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Thread: Hey Sparky...wiring question 4U

  1. #1
    Join Date
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    Hey Sparky...wiring question 4U

    I'm changing the power cord on my old Delta single phase 1/2 hp motor... I'm bypassing the on/off switch to leave simply a receptacle end, which will then be plugged into a dual outlet on/off switch. Anyways, the original cord diagram on the motor does not show a 3 wire out{Blk/Wht/Grn}to the plugs end. There is no terminal for the ground. The original 2 wire set-up has been working fine, but I'm unsure if I should bypass the ground wire from the new end set-up or find a place to add the ground to the motor housing ????

    For those curious, this is just to eliminate having 2 cords running across the floor from my TS & Joiner. I have exceptionally large & deep expansion grooves in my cement floor and I hope to lay the dual on/off power cord into the groove and protect it with a threshold cover of some type to avoid my {& the dogs} tripping hazard.

    Your thoughts & know-how appreciated!

    ***
    EDIT: Disregard, but thanks just the same!
    Last edited by Ken Cook; 09-27-2013 at 07:21 PM.
    The perception of perfection is perfectly clear to everyone else

  2. #2
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    Well Ken , I'm not Sparkey but yes I would add the ground to be safe, better safe than sorry. You can add the ground to the motor housing some where around the connection.
    I'm supposed to respect my elders, but its getting harder and harder for me to find one now.

  3. #3
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    Thanks Charles, but it was all for naught, the switch I planned on using is bad . So new plan> just re-wire the joiner motor on/off switch to allow me to move it to a more accessible location, and just set-up a dual outlet box which will still allow me to having just one cord on the floor. What I thought was going to be easy & convenient once again slapped me down .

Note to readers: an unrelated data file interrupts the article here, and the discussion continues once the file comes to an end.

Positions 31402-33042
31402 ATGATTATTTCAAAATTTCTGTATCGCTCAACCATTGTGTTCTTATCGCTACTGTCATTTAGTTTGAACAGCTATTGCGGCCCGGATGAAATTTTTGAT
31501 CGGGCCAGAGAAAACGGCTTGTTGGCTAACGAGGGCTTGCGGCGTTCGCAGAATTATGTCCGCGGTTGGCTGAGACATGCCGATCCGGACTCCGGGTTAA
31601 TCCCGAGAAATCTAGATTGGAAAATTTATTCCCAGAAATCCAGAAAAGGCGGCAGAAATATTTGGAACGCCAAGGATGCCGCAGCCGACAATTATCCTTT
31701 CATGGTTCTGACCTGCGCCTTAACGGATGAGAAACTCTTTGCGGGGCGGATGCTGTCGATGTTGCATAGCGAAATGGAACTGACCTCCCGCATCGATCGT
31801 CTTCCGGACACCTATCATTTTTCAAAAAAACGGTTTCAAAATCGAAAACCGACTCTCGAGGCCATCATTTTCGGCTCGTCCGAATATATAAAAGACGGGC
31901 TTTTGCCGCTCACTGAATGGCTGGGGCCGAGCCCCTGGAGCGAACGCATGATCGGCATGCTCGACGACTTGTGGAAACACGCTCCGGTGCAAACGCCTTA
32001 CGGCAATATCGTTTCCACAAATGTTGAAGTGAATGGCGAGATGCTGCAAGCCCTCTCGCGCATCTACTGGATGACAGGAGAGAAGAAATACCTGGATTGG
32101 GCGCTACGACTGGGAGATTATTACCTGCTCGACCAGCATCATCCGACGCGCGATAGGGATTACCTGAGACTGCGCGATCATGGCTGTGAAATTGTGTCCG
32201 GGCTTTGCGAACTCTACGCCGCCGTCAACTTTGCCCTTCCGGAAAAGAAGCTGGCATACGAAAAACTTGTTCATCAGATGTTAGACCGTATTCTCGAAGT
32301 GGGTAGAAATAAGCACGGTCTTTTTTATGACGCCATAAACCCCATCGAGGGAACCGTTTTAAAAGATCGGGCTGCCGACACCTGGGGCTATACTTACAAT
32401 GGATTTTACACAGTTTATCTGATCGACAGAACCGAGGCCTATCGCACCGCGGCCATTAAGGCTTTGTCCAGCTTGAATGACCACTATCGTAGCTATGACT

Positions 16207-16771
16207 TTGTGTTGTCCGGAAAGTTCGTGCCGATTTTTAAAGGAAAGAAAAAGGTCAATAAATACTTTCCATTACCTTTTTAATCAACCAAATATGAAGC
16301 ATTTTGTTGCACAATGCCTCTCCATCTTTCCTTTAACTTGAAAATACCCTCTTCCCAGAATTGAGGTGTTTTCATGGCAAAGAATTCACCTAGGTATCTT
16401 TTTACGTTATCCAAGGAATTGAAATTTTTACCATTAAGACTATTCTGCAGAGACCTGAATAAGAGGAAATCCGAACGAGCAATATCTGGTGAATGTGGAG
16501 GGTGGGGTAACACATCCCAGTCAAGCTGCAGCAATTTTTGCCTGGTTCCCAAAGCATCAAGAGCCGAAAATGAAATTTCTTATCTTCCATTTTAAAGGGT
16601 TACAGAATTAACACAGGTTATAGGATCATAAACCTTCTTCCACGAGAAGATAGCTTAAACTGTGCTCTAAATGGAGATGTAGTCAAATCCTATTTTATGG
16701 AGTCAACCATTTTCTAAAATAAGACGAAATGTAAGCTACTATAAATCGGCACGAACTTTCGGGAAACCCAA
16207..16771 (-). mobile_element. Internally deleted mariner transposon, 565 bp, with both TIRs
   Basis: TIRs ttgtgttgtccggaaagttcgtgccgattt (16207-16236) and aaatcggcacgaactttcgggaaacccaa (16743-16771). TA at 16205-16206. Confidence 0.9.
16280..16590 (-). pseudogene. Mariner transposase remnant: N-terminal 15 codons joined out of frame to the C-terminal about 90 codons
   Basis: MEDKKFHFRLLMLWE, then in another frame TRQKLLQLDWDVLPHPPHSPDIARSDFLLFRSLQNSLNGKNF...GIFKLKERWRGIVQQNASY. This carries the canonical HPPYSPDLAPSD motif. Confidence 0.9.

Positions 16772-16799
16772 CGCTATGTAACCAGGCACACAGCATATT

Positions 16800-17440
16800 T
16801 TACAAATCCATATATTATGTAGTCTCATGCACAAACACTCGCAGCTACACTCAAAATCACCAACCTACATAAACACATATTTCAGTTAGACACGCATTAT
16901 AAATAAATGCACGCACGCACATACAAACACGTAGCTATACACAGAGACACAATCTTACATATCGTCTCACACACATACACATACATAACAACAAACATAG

Thank you though for the help, and I do plan on connecting the ground as you suggested!
    The perception of perfection is perfectly clear to everyone else

  4. #4
    Join Date
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    Yes, ground the motor.

    The main reason why grounding is used in electrical distribution network is the safety: when all metallic parts in electrical equipment are grounded then if the insulation inside the equipment fails there are no dangerous voltages present in the equipment case. Then the live wire touches the grounded case then the circuit is effectively shorted and fuse will immediately blow. When the fuse is blown then the dangerous voltages are cut.
    Darren

    To a small child, the perfect granddad is unafraid of big dogs and fierce storms but absolutely terrified of the word “boo.” – Robert Brault

  5. #5
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    Thanks Darren, I knew somewhat of the safety factor, I was more confused on what goes on inside the housing as to grounding. The whole 2 wire-no ground thing threw me for a loop.
    Hopefully back out to the shop in a bit {after dinner} to wrap this little episode up.
    The perception of perfection is perfectly clear to everyone else

  6. #6
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    it is somewhat of a moot point now, but out of curiosity how would one add a ground to a two wire system? Attatch it with a screw and then wire in a grounded plug?
    -Ned

  7. #7
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    Use a three wire cord and grounding plug then connect the green (Ground) wire to the motor frame, making sure you have a metal to metal connection (no paint) tighten it down and you are good. This IS providing that you have a grounded recepticle to plug it into.
    I'm supposed to respect my elders, but its getting harder and harder for me to find one now.

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